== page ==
IOC executive director Christophe Dubi admitted that problems remain with Pyeongchang 2018 accommodation plans ©ITG

Accommodation deadlines before the Pyeongchang 2018 remain tight as 11 hotels required for the Winter Olympics and Paralympics have still not been completed.

This was highlighted as a primary concern surrounding preparations by the International Olympic Committee (IOC) following their Executive Board meeting here today.

Officials claim to remain confident that hotels will be completed, but are considering contingency plans.

"On accommodation, the situation is rather simple," IOC executive director for the Olympic Games Christophe Dubi explained.

"Compared to the initial bid, you have a number of hotels which were not built, so as a result we have to spread constituents wider. 

"The Alpensia situation [the snow hub] is particularly tense.

"We are reliant on 11 hotels still being delivered. 

"There will be very close monitoring that they are delivered. 

"If that is the case, we can deliver what we need for our partners and all those providing services during the Games. 

"It is a tight situation but we have everything we need at this point in time.

"The first measure is a very, very tight monitoring of the situation."

Eleven hotels must still be completed before Pyeongchang 2018 ©Getty Images
Eleven hotels must still be completed before Pyeongchang 2018 ©Getty Images

Plan B measures involve checking with each client that they plan to use their allocation and considering other hotels further away. 

"The plan B will all be based on what we see on the ground and at what point in time," Dubi added.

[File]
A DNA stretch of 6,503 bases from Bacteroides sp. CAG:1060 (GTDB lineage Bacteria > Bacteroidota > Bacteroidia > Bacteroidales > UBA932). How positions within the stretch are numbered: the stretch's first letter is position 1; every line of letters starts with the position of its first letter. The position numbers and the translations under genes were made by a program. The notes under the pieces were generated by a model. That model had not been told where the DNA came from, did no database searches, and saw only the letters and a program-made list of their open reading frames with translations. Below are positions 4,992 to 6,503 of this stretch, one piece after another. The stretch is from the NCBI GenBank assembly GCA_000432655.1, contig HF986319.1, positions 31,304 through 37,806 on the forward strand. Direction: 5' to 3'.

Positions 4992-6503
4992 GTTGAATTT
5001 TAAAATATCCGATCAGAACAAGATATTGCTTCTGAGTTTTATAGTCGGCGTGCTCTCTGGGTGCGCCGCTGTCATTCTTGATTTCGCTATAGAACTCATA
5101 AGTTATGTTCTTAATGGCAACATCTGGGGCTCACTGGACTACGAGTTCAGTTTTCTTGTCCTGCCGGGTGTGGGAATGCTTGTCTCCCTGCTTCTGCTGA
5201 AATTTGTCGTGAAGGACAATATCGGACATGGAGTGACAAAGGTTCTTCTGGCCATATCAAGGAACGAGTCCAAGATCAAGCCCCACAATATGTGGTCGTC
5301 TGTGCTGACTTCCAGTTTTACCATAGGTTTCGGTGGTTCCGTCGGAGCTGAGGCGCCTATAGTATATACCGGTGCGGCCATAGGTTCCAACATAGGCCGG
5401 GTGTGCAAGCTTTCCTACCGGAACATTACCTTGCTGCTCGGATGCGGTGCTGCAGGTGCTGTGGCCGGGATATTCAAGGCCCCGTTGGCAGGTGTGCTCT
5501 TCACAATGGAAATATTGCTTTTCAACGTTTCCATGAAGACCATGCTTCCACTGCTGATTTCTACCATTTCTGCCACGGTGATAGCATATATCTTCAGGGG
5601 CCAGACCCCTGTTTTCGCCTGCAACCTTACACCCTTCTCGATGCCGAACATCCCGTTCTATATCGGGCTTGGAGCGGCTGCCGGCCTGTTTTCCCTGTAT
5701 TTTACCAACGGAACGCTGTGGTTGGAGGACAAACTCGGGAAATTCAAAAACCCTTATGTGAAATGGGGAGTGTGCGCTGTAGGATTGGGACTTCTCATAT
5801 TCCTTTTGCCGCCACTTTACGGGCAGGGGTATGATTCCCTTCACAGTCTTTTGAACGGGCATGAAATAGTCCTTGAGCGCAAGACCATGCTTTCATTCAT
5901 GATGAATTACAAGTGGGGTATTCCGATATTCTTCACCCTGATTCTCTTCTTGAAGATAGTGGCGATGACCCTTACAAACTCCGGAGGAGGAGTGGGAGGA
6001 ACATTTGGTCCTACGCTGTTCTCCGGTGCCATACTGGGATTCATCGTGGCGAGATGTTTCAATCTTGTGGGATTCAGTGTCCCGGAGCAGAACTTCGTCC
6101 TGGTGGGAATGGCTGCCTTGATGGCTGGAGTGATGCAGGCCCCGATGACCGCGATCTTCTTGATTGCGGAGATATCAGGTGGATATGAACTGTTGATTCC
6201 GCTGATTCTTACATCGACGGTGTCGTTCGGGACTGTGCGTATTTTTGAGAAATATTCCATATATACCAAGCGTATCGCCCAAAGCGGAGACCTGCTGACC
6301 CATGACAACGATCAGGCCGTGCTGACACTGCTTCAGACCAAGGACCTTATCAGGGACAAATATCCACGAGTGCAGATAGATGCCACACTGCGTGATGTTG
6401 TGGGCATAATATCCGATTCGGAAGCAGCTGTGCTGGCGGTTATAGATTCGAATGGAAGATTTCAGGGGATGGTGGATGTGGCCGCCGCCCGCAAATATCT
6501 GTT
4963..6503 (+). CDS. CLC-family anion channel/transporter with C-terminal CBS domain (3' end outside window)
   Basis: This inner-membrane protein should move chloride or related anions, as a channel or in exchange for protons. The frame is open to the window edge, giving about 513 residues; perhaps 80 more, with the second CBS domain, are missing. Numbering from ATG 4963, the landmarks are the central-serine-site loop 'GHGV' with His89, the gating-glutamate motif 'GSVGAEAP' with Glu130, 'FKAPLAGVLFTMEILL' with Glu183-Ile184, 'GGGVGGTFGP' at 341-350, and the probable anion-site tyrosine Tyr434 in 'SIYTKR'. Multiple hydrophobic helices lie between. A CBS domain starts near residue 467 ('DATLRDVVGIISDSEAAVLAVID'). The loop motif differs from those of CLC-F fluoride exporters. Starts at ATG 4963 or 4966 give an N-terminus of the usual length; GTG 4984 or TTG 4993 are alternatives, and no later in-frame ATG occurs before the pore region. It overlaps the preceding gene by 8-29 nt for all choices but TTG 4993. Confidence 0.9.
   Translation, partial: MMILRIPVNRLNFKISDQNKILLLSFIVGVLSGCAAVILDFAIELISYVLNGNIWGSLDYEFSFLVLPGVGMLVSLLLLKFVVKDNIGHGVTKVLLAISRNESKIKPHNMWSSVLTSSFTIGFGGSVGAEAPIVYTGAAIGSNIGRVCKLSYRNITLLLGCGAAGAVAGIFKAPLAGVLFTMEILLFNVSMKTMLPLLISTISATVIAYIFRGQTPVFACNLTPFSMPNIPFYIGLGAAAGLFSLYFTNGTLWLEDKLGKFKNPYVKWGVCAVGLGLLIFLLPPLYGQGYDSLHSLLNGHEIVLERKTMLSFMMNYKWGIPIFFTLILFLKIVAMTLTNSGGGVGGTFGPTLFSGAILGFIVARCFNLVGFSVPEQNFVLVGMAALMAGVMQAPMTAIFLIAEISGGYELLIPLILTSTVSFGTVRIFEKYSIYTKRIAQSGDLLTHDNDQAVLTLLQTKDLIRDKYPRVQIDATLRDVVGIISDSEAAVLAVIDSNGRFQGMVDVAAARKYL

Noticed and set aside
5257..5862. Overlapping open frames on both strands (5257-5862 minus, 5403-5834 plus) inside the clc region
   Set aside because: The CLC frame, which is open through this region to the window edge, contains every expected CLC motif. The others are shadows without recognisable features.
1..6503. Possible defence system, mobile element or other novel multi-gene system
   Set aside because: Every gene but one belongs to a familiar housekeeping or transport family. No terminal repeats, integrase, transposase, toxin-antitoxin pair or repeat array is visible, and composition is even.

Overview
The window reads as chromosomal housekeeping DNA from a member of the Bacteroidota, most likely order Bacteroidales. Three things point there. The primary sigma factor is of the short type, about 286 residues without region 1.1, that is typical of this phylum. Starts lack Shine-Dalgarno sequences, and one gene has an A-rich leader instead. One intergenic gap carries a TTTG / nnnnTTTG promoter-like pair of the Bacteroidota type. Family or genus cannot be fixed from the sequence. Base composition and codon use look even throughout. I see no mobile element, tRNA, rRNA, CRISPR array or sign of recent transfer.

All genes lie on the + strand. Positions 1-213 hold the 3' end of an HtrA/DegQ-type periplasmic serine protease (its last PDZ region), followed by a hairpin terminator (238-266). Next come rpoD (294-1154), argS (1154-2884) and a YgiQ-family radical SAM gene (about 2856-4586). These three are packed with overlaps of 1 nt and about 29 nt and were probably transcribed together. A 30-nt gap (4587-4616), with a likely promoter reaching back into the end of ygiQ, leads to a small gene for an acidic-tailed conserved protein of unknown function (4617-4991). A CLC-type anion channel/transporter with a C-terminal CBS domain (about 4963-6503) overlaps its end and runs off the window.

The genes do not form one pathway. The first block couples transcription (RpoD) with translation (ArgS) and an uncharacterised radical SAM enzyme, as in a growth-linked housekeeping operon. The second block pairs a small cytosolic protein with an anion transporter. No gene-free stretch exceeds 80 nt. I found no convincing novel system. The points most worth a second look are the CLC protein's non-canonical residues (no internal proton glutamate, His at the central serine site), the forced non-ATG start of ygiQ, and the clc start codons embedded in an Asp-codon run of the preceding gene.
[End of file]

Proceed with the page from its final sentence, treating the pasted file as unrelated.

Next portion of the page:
"The situation will vary on one situation and the other. 

"We have 11 different situations [hotels] and 11 different responses. 

"Hopefully between now and December, we will have 11 hotels where we can tick the boxes."

They hope to ultimately have between 1,500 to 2,000 rooms.

Other IOC figures said afterwards that there are three hotels considered especially important.

But the situation, they claim, is still controllable in comparison to the bigger problems they faced at a similar stage before Rio 2016.

Transportation is an other key issues, with Dubi vowing to closely monitor the planned arrival process for athletes and National Olympic Committee representatives.

However, he did welcome the completion of the high-speed railway line due to link Pyeongchang with Seoul and Incheon.

This line is now being tested before an official opening scheduled for December.

Action at the Winter Olympics is then due to take place from February 9 to 25.

No update was given today on ongoing discussions to ensure North Korean participation at the Games.